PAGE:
PART 3 GOD’S ABUNDANT LIFE
PART 3 GOD’S ABUNDANT LIFE
WHERE DOES GOD’S ABUNDANT LIFE COME FROM?
How does someone get this abundant life?
This is, for many, a very difficult question to answer. For those who don’t believe in God and are controlled by the dictates of the sin nature, this spiritual reality has no awareness by them and doesn’t reside within them. Many who don’t know God might conclude that when they die, that’s it; their existence is over. There are others who don’t know God who might say something like if there is one, then He’ll prepare a better place for all humans. As far as hell is concerned, it would probably be dismissed as being a fictitious place.
Acts 26:20 But shewed first unto them of Damascus, and at Jerusalem, and throughout all the coasts of Judaea, and then to the Gentiles, that they should repent and turn to God, and do works meet for repentance.
John 3:16 For God so loved the world, that he gave his only begotten Son, that whosoever believeth in him should not perish, but have everlasting life.
If one of them were to be inclined to want to find God and see if He truly exists, what would be the spiritual remedy or prescription for satisfying their need? According to Scripture, this abundant or eternal life can only be received by them if they were to confess to God the Father that they’re a sinner and believe in His Son Jesus Christ as to who He is and what He has accomplished. If they were to respond as such a proclamation, then they would receive the indwelling Spirit along with additional benefits, one of which is eternal or abundant life. So, the answer to the first question is, how does someone get this abundant life; this is accomplished by responding to the gospel of Christ?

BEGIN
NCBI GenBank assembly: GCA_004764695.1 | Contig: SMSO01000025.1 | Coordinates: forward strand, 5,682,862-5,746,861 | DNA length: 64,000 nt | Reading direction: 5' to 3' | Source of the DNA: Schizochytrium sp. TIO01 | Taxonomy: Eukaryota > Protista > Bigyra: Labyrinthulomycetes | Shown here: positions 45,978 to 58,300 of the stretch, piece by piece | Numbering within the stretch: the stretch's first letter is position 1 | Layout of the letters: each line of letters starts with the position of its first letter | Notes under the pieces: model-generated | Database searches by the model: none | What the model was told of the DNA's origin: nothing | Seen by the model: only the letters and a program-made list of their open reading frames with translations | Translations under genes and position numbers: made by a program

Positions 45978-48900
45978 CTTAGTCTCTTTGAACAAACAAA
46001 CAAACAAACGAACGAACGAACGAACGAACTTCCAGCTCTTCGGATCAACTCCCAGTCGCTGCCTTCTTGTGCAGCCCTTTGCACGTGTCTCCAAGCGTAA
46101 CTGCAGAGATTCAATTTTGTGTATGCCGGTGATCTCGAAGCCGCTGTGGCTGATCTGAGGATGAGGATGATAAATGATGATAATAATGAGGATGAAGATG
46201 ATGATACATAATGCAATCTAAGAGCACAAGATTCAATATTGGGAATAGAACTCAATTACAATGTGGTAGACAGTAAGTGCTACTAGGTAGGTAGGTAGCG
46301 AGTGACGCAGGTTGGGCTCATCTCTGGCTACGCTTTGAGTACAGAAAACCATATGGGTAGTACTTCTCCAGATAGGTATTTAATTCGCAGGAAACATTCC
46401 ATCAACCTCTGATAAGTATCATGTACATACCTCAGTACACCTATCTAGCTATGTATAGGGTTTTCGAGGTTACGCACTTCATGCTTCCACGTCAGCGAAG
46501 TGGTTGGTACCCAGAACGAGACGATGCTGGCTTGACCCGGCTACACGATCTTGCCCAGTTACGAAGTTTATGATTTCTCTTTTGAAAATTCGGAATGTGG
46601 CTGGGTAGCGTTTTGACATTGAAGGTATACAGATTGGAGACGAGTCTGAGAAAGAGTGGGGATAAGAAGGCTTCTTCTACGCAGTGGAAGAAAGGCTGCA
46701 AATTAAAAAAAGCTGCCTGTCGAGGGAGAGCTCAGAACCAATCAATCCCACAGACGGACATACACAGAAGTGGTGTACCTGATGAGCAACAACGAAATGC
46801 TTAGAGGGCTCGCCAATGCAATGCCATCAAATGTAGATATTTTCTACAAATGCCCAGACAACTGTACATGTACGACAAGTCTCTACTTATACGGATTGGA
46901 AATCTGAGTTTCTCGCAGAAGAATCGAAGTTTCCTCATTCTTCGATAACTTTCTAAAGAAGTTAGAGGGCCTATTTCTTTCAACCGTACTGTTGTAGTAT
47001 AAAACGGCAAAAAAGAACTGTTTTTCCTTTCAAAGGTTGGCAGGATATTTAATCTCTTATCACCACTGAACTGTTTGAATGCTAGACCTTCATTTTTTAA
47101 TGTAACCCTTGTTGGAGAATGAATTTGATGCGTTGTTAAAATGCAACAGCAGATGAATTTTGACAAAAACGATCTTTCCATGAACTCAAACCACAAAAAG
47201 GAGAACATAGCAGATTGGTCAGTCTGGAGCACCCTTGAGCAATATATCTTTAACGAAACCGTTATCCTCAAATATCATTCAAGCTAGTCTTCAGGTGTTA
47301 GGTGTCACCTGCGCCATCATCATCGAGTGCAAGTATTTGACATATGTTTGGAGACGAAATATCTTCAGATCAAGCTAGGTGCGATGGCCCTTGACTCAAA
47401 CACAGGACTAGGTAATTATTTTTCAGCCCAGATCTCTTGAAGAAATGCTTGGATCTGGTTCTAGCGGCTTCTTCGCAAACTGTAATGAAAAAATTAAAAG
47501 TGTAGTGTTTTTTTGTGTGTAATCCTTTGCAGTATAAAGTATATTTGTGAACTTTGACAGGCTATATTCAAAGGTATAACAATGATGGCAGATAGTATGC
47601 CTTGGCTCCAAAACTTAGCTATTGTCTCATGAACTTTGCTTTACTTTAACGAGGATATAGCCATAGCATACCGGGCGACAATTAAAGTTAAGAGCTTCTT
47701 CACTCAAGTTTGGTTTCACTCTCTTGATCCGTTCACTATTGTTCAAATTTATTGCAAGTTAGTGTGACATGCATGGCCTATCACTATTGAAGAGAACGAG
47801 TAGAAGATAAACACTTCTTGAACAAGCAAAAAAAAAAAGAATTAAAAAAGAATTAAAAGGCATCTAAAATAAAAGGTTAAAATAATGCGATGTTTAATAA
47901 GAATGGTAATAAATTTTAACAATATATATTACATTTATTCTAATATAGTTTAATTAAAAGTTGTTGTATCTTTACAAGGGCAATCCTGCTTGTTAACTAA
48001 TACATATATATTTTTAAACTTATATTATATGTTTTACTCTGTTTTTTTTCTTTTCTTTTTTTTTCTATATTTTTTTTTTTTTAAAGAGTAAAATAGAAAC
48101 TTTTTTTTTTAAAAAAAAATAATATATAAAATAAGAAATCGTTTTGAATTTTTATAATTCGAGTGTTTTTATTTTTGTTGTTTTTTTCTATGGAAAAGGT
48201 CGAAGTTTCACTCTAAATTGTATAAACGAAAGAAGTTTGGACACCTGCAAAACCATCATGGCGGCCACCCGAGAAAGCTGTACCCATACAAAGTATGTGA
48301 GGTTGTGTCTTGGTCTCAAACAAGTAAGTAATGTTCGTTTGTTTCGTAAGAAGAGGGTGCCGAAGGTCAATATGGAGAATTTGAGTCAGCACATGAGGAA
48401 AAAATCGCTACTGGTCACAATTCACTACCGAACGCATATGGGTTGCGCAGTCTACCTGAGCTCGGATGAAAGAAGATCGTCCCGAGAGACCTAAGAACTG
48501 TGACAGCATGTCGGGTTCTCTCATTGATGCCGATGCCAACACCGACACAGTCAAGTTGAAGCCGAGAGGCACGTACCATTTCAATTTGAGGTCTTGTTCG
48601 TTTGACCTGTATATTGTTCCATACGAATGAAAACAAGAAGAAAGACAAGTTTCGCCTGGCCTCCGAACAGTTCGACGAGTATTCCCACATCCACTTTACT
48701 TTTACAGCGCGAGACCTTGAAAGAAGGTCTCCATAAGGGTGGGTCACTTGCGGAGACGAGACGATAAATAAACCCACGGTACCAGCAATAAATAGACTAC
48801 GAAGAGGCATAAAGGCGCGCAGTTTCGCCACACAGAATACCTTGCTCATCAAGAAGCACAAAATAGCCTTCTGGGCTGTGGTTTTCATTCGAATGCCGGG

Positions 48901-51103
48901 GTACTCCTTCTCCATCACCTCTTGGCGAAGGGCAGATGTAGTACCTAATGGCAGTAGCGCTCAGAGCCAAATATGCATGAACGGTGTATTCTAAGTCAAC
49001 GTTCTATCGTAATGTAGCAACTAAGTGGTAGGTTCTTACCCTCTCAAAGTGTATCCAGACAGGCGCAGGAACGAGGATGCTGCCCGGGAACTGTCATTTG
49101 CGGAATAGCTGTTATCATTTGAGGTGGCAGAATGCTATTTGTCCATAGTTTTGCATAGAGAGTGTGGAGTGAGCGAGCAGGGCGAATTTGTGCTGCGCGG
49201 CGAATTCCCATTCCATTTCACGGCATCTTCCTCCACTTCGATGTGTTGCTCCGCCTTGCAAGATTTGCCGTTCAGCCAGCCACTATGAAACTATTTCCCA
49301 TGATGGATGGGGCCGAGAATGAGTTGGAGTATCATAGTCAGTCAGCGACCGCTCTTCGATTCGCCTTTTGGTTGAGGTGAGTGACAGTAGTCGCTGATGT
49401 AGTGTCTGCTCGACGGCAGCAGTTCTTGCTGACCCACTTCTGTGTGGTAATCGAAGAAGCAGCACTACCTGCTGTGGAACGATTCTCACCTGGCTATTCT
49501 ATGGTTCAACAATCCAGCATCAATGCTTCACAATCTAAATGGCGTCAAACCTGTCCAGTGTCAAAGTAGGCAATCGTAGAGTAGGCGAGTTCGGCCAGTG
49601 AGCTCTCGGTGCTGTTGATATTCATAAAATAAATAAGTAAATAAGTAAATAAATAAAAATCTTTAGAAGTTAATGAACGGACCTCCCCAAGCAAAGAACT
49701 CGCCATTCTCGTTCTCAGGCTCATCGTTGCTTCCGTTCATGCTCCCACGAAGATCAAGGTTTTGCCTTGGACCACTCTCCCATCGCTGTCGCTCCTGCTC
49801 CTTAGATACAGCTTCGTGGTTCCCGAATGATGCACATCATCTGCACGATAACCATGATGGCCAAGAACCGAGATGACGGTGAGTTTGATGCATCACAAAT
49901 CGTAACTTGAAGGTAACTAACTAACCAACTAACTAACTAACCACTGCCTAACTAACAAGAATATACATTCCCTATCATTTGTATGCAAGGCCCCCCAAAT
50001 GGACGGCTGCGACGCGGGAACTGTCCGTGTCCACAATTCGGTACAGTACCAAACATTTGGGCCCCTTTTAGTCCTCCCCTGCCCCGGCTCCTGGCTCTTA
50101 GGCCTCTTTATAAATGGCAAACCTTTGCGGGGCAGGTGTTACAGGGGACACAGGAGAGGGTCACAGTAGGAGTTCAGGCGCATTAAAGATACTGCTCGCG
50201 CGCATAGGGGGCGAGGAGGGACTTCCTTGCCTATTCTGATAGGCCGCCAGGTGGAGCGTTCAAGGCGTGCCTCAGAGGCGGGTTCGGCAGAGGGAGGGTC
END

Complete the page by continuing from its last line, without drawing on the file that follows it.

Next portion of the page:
What about those who believe in God and are religious? Do they have God’s abundant life? These are difficult questions to answer. There are many people, who believe in God; however, their perspective as to how they’ll get to heaven is not based on responding to the gospel of Christ but on one of these four avenues.
- The first is water baptism.
John 3:5 Jesus answered, Verily, verily, I say unto thee, Except a man be born of water and of the Spirit, he cannot enter into the kingdom of God.
Acts 2:38 Then Peter said unto them, Repent, and be baptized every one of you in the name of Jesus Christ for the remission of sins, and ye shall receive the gift of the Holy Ghost.
Some have been taught that if a person is sprinkled or baptized in water, then their sins are forgiven, and at the same time, with the arrival of the Holy Spirit, they’ll receive a new heart and become a child of God. I’ll admit that there are verses that appear to support this conjecture. I personally don’t believe that any of us can perform any ritual to receive God’s favor.